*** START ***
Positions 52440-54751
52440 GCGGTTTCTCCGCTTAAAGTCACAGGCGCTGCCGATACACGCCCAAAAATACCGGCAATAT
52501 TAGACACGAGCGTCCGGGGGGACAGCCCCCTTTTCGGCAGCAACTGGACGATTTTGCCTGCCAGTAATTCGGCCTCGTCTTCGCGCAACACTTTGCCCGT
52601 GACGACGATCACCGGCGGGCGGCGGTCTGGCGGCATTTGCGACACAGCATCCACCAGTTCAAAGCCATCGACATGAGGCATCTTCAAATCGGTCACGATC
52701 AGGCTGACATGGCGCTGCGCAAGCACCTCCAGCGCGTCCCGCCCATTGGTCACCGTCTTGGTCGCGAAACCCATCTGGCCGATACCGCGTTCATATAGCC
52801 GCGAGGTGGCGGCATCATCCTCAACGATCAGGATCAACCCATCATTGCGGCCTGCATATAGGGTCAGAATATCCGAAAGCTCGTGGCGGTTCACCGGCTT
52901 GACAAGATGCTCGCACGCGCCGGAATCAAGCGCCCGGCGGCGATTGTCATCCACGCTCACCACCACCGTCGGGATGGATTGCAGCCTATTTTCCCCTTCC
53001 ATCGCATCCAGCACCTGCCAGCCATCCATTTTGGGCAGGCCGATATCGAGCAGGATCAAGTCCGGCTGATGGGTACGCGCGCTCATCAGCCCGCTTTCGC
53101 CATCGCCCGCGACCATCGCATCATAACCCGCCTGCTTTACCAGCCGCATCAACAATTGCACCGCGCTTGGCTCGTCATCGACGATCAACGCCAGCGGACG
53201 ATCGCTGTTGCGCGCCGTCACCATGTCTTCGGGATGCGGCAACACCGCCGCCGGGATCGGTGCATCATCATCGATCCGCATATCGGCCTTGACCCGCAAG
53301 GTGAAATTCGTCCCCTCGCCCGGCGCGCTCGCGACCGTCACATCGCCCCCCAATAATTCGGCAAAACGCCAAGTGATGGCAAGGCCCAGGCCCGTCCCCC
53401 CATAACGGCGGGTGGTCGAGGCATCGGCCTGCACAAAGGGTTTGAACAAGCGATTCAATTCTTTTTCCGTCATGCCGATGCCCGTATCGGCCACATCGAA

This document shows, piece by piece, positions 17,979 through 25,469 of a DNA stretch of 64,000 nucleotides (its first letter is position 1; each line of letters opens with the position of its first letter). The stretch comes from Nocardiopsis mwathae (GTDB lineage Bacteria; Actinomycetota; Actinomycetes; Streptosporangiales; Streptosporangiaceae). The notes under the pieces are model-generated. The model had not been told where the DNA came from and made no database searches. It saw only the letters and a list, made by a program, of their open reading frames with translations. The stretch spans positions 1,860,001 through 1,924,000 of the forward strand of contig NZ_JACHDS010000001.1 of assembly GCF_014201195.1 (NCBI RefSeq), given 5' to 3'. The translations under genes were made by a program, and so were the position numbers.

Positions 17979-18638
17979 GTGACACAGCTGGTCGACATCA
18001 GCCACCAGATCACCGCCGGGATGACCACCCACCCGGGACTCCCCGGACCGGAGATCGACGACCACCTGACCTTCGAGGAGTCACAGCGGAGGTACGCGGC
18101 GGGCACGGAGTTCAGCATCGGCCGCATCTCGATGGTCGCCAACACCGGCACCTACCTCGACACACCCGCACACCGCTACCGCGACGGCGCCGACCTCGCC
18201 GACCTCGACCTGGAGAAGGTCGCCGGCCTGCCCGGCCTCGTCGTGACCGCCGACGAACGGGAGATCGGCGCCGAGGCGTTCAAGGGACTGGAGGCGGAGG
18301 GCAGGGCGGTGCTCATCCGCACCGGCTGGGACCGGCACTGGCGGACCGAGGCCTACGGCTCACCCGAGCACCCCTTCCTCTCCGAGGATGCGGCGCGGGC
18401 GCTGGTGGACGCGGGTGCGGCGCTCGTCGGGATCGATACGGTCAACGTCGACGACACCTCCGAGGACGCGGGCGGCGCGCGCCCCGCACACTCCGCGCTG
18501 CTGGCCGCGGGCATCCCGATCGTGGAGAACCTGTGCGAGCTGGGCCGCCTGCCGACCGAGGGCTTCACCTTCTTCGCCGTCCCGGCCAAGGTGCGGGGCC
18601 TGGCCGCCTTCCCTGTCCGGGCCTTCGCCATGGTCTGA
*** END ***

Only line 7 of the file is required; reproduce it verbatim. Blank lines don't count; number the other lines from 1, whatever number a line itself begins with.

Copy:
52901 GACAAGATGCTCGCACGCGCCGGAATCAAGCGCCCGGCGGCGATTGTCATCCACGCTCACCACCACCGTCGGGATGGATTGCAGCCTATTTTCCCCTTCC